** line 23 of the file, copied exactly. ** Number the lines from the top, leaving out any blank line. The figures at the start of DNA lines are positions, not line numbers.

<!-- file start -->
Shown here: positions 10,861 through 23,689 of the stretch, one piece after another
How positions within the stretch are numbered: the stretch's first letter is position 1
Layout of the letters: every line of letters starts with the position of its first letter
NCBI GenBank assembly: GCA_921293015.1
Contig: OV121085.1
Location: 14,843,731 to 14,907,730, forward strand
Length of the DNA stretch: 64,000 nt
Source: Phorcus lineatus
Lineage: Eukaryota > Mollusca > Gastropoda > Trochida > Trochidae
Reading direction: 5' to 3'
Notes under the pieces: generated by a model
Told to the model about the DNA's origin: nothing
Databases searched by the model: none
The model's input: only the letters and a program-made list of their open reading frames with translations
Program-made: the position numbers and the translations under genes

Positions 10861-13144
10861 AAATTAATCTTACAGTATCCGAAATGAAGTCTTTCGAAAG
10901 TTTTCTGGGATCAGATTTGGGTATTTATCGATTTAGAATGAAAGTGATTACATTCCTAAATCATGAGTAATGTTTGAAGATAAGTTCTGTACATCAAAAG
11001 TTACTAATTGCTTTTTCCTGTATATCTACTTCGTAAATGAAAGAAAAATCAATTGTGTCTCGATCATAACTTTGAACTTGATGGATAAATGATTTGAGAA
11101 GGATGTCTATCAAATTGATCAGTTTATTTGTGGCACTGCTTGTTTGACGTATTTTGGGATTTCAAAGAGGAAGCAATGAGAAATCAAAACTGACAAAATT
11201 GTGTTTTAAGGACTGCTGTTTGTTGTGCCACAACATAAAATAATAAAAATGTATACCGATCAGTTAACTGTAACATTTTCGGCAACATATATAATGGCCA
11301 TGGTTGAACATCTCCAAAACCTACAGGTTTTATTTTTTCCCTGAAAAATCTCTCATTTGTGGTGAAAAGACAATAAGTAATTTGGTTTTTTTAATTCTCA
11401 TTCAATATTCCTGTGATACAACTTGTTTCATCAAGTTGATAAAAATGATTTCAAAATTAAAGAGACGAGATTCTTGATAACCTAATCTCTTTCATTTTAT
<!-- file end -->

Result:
11401 TTCAATATTCCTGTGATACAACTTGTTTCATCAAGTTGATAAAAATGATTTCAAAATTAAAGAGACGAGATTCTTGATAACCTAATCTCTTTCATTTTAT